I am inundated with Facebook ads that regularly push brands using nothing but promotional buzz words, and I have no interest in even sampling these wines, because I already know enough about them. I applaud these brands for their marketing acumen, but these trendy, yet disingenuous, claims and the misinformation are a disservice to the consumer and almost always mean a mediocre wine at best.
The reality is that wineries have been producing wines that are “good for you” for decades. A “dry wine” by definition will have an almost imperceptible amount of unfermentable sugar. It is one thing to say “no added sugar” (which few states and countries allow by law, and typically only for very specific wine styles), but to claim a wine has “zero sugar” is fallible and laughable.
The same holds true with “low carb.” Naturally, if a product has little sugar in it, it is low carbohydrate, so all dry wines are in essence “low carb.” When brands like Dry Farm Wines and The Wonderful Wine Co. market their wines as low carb, they may get immediate recognition points, but their wines do not have less carbs than any other bottle of dry wine that you may pull off the shelf. In fact, just like beer, the only way to realistically lower the level of carbohydrates in a wine would be to water it down beyond recognition. And who wants to drink a watered-down wine?
Low-sugar and low-carb products also automatically qualify as Keto-friendly and Paleo-friendly, so in essence, every dry wine ever produced is Keto- and Paleo-friendly. Again, companies like Dry Farm Wines and The Wonderful Wine Co. that actively market their wines under these empty buzzwords do not have any exclusivity in this category and yet by using these buzz words in their marketing, they imply other wines are not low-carb, Keto-friendly or Paleo-friendly. In fact, quite the opposite.
I understand that brands are trying to stand out on the grocery store shelves or draw eyes through digital marketing and social media. But by misusing terms and relying on fluffy buzzwords, not only are brands tricking the consumer, but they are also lumping all other wines into one big group of “others.”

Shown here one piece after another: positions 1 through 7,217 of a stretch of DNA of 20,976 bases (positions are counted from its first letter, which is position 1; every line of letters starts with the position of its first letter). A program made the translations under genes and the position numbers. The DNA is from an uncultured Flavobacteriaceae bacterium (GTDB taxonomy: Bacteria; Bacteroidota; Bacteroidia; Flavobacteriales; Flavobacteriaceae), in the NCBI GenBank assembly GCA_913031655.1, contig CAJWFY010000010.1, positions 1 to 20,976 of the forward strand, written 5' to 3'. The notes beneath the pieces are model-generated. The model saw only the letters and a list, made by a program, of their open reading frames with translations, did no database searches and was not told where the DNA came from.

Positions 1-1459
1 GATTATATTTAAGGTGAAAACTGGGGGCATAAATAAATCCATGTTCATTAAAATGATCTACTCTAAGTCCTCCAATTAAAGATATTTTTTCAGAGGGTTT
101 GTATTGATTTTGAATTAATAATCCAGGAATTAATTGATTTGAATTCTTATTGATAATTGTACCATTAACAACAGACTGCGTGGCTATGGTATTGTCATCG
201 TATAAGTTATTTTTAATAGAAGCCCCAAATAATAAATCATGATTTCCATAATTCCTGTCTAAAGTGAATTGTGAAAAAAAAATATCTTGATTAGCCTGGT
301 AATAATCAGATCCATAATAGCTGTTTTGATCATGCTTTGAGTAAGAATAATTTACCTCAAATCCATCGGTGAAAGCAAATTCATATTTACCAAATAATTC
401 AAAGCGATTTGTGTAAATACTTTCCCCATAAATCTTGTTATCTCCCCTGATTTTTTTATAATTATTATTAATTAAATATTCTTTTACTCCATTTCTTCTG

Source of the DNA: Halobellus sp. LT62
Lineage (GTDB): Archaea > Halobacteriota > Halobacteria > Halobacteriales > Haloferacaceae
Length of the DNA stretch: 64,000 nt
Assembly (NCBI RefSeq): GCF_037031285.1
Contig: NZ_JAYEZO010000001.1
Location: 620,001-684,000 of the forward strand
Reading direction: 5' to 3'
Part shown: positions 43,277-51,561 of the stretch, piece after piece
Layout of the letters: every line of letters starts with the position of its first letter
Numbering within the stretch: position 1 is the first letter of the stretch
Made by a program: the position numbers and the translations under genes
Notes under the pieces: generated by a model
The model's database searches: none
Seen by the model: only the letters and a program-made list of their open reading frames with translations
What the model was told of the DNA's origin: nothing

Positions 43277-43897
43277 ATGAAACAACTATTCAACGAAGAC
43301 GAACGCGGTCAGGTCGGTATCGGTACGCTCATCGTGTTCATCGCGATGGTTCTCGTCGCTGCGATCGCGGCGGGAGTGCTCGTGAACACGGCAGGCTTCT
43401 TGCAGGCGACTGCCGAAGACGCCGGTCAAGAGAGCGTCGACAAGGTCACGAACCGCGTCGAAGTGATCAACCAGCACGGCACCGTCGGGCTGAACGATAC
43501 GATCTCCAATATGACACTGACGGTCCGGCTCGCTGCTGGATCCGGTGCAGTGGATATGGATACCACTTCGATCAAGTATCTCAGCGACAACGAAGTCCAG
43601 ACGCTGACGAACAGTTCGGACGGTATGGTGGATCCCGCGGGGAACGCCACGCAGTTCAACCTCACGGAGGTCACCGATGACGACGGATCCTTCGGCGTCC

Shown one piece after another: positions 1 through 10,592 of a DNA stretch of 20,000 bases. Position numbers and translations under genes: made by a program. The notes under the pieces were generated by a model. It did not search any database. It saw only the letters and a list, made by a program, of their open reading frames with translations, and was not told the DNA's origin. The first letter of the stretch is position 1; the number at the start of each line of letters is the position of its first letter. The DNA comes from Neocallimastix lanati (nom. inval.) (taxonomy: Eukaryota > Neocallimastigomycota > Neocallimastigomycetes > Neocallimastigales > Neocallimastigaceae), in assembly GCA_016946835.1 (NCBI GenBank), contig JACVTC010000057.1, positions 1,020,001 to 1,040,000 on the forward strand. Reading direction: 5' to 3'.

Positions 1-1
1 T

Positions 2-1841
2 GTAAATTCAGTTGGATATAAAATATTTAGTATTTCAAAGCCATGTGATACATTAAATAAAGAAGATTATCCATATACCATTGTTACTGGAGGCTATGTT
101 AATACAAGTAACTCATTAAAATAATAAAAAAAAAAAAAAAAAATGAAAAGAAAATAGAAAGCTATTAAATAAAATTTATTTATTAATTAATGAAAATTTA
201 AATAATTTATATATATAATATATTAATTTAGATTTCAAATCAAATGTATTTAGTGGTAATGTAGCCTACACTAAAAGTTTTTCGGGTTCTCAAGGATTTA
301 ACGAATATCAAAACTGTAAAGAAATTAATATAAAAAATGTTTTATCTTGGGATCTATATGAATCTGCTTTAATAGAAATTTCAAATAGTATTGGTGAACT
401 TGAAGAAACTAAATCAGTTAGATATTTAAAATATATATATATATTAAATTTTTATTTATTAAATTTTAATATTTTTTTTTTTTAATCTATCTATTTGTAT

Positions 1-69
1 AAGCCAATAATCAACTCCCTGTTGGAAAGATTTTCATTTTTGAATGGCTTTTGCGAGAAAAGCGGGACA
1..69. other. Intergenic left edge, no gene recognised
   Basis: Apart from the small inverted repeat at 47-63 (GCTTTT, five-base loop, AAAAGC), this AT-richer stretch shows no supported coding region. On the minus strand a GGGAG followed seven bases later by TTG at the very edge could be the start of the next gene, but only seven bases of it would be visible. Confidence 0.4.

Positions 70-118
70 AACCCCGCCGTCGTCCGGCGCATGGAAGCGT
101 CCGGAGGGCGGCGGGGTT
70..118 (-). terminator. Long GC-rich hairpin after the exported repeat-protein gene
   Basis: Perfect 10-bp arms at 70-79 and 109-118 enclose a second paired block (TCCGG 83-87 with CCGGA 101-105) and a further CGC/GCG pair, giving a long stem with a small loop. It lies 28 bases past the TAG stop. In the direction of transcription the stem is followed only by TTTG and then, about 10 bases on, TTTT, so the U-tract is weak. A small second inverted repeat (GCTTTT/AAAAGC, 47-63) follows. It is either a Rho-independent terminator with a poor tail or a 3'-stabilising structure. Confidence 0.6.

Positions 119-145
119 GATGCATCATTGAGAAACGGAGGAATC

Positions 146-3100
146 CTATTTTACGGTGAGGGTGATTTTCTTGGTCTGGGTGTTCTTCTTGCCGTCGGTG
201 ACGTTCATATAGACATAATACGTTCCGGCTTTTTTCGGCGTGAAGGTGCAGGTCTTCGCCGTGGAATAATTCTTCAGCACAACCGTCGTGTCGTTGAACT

Remember, all wineries can use these terms, but most do not, because the terms have nothing to do with the enjoyment of the wine. Wine should be enjoyed because of the flavor and the way it makes you feel, not for the “health benefits” and what it can do for you.
If we care about what we put in our bodies, we need to see beyond these buzz words. We need to stay away from mass-marketed wines that exist solely to promote a specific trendy buzzword or “lifestyle” that no one will care about in six months, and we need to explore small and medium-sized producers who are making wine independent of corporately-mandated vernacular and focus-group tested boxes. We need to use critical thinking and ask questions. Ask the winemakers; ask the sommeliers; ask the staff at the wine store. Look up the website of a wine brand to find out about certifications, farming practices and winemaking philosophies. If the bottle does not provide the information, then that smart phone in your hand will be invaluable.
Or, if you insist on basing your entire enjoyment of wine exclusively around labels that tout their clean, healthy, Keto-friendly, Paleo-intensive, gluten-free and sugar-free bona fides right there on the bottle or in celebrity-saturated online videos, perhaps you would also consider supplementing your glass of wine with a shot of bleach. I have heard it does wonders cleaning the lungs.
Watch now: ACME Fine Wines named one of Wine Enthusiast’s 50 Best Wine Retailers in America
Allison Levine is owner of Please The Palate, a marketing and event-planning agency. A freelance writer, she contributes to numerous publications while eating and drinking her way around the world. Allison is also the host of the wine podcast Wine Soundtrack USA. Contact her at firstname.lastname@example.org.